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Handwriting: How & Why

"How" is the focus of this article, but first, a quick look at "Why". E-mail is cool. It is also the most impersonal means of communication. It's cold. If a family member is born, marries or dies, please, never send electronic congratulations or condolences.

Technology brought computers into classrooms, which led some educators to throw in the handwriting towel and rely solely on keyboarding. Keyboarding is a blessing for the severely handicapped, but it is not the total answer to written communication.

We need to fill out forms, take notes, answer essay questions and more. Paper, pens and pencils are handy, and they work when computers are down. Some people just prefer the direct contact of longhand.

How can we achieve easy, fluent handwriting?

Give beginners a model alphabet that serves both print-script and cursive. The rest is easy. ("Cursive" need not imply alphabets with loops to make all letters within a word connect. True cursive is simply writing that flows effortlessly from letter to letter.)

Some letters should have exit strokes, so lines flow as rhythmically as a child's natural scribble. The letters c and e have this even in the type you are reading. The letters a, d, h, i, k, l, m, n, t, u and z need exit strokes, flowing little lifts from the baseline. Then the joining between letters in words such as my, dim, hint, etc. happen with little or no coaching.

Sadly, few children start with an effective program. Most model alphabets are incompatible with fluent movement, the development of legibility, and the speed we need in later grades and adulthood. Children are usually required to learn not one, but two ways to write. This is confusing and a waste of time. It affects both legibility and speed.

Most young children begin with either capitals or lowercase letters. Almost all strokes start at the tops of letters, and most move from left-to-right. So far, so good, because it fits with the way we read.

The letters are straight up (no slant), and paper is placed straight up in front of the child. The strokes end with an abrupt stop at the baseline. That's not good. Flowing movement is restrained. Paper for right-handers should be over to the right a little so they can move more freely. The letters will slant forward somewhat as they pull strokes toward their midlines, a very natural movement from babyhood on. Left-handers will hook their wrists to see what they are writing on straight-up paper. Move the paper to the left and they can write with a relaxed wrist.

There are exceptions to the upright letterforms. D'Nealian is one. The basic letters have a forward slant and "monkey tails" that are intended to flow from the baseline. Actually these tails are more drawn than written so they do not move well from letter-to-letter. If one tries to join them, the space between letters becomes excessive.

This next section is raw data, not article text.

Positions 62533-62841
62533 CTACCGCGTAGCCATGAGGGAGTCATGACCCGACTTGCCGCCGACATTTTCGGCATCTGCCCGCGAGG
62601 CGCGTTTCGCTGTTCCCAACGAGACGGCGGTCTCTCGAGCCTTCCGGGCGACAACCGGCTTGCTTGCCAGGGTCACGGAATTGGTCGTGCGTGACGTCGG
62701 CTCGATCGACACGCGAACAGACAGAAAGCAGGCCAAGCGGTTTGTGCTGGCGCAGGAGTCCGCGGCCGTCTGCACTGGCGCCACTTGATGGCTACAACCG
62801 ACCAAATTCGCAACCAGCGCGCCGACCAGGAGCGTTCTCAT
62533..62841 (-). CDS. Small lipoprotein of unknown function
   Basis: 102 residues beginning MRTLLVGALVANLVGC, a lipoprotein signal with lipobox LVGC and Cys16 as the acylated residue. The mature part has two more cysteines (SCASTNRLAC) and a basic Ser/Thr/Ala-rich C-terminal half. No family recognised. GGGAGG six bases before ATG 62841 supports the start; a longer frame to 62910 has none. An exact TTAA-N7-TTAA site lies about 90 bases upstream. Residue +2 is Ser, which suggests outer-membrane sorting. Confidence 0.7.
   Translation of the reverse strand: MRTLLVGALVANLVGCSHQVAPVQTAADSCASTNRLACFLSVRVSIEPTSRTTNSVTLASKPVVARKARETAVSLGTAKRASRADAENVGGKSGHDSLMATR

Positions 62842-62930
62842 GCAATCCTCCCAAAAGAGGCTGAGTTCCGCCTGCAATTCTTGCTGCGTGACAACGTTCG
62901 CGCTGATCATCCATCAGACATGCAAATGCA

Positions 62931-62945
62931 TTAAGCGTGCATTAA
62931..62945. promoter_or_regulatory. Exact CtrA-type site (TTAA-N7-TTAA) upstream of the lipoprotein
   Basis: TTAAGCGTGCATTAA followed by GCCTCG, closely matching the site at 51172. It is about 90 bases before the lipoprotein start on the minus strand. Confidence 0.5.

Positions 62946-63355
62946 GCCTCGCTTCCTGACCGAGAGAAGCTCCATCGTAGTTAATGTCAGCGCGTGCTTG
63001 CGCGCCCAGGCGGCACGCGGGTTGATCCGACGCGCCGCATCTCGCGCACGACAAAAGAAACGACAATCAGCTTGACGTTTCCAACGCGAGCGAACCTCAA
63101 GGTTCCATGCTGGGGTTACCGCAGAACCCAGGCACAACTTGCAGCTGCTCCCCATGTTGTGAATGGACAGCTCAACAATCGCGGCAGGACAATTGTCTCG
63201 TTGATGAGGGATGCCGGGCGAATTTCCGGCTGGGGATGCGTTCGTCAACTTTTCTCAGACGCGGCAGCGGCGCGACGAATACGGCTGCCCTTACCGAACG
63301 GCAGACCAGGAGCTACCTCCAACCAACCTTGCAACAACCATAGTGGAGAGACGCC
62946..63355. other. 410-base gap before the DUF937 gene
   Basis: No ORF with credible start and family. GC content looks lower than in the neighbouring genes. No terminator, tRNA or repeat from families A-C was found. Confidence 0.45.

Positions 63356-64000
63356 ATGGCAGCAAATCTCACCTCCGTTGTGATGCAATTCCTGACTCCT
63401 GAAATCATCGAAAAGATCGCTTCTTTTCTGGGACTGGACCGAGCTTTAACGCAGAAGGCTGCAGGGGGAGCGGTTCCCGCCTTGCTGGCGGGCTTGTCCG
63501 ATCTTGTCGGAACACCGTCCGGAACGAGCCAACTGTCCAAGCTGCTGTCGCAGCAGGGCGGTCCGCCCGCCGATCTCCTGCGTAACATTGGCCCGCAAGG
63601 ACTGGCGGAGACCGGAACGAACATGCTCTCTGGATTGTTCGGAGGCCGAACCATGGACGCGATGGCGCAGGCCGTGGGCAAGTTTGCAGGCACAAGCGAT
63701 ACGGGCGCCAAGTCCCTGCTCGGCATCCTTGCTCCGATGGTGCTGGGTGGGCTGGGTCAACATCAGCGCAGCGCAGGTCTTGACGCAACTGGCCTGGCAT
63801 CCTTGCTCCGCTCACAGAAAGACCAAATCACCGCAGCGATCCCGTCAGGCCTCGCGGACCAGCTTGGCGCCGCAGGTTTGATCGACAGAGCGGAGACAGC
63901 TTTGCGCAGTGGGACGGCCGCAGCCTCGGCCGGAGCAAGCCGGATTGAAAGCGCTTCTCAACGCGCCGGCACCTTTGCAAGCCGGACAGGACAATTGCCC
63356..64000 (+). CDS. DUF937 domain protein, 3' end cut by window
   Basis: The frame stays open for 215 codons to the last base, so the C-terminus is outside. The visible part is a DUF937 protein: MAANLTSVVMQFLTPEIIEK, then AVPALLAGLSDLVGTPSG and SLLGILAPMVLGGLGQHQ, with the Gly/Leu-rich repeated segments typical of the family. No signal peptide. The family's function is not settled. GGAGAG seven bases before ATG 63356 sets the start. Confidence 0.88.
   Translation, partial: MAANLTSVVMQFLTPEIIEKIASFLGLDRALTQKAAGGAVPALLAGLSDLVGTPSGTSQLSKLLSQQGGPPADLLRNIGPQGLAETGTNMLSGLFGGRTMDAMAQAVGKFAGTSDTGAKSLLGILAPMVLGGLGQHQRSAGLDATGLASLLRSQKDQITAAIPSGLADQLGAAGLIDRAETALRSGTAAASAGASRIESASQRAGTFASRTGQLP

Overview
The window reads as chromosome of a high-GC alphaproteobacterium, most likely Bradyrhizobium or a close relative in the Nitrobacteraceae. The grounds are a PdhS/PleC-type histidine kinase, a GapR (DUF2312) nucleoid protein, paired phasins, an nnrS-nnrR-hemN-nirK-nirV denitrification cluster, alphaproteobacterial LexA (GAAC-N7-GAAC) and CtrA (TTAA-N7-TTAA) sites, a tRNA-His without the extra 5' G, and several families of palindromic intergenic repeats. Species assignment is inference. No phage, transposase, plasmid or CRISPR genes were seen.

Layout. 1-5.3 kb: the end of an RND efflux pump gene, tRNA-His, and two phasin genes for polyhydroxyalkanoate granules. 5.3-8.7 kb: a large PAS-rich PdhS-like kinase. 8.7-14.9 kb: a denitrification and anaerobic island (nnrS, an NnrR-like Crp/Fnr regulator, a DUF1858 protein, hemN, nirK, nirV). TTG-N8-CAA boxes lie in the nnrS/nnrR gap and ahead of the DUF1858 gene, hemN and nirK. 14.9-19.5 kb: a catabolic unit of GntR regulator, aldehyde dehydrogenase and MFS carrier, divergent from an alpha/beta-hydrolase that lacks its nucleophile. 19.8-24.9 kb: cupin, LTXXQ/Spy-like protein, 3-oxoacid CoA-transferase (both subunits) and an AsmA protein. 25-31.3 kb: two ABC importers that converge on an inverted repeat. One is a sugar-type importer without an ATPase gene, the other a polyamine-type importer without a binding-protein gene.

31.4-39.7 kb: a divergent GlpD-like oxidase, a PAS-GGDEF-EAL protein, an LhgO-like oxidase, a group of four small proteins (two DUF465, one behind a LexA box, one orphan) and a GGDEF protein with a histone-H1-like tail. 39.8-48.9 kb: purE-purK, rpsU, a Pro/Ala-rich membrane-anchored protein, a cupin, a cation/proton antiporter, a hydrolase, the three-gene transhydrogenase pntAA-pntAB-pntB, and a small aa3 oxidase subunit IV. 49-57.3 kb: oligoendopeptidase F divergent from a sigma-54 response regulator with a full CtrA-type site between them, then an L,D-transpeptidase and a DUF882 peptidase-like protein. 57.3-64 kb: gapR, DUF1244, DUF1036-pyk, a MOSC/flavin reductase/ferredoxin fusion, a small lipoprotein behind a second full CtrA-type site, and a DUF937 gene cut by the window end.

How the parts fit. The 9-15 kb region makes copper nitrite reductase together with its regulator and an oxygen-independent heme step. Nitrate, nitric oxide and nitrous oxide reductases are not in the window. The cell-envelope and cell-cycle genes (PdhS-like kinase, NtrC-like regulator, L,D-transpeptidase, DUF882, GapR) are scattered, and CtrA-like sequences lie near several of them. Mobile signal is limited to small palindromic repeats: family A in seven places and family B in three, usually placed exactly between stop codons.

Many children succeed with the basic print-script, probably because it is thoroughly taught. A teacher needs to get the kids to write early on, but too often there is a lack of understanding as to how to teach the skill so it develops effectively.

Children learn and use print-script for about three years. Habits of movement are well formed. A well-designed beginners' alphabet will become a true cursive as letters join.

But most handwriting programs demand a change. Habits must be undone! Retrained! A 19th century notion prevails that says "real' writing is the traditional "cursive." This is the hand of grandparents and a few parents. If it were truly traditional, it would hark back to when Roman letters became cursive because a scribe was in a hurry to send a message… no time to carve it in stone! That cursive was close to a modern italic. From that time forward handwriting took many twists and turns, mostly dependent on what pleased the eye of the literati…and few people were literate until recent history. In the 19th century men such as Austin N. Palmer simplified Spencerian, the favored hand of the time, and it is essentially Palmer's method that is today's conventional cursive.

Why undo habits of letter formation if print-script can be guided into handwriting that joins up to serve older student and adult needs. Most of you who are reading this probably reverted to the print-script you first learned and made it your own. Maybe it is not too different from that of those ancient Romans!

Many handwriting programs falsely claim minimal "transition." In reality, there is more than meets the eye. With the exception of italic programs, one must learn to change the direction of movement, and start letters from the baseline instead of the tops of letters. Three lowercase letters change their shape entirely: r, f and z. The reason for change goes like this; Words whose letters are totally joined are faster to write, so add loops and change three letters. In my teaching experience it is faster to lift the pen from time-to-time. How about you? Do you, who are reading this, join every letter in every word? A few may. Most do not.

Then there are the capitals, some of which change to rather complex forms. The letter I is the outstanding example because we use it more than any other. I have watched students of an age where their handwriting should be automatic, pause to think about how to write some of the conventional cursive letters. A message formed in the mind should flow automatically through the hand and pen to paper with thought for what is to be communicated only.

If you agree with the "why" we need to write, perhaps you see the value of learning one simple handwriting method that conforms to one's ease of moving a pen.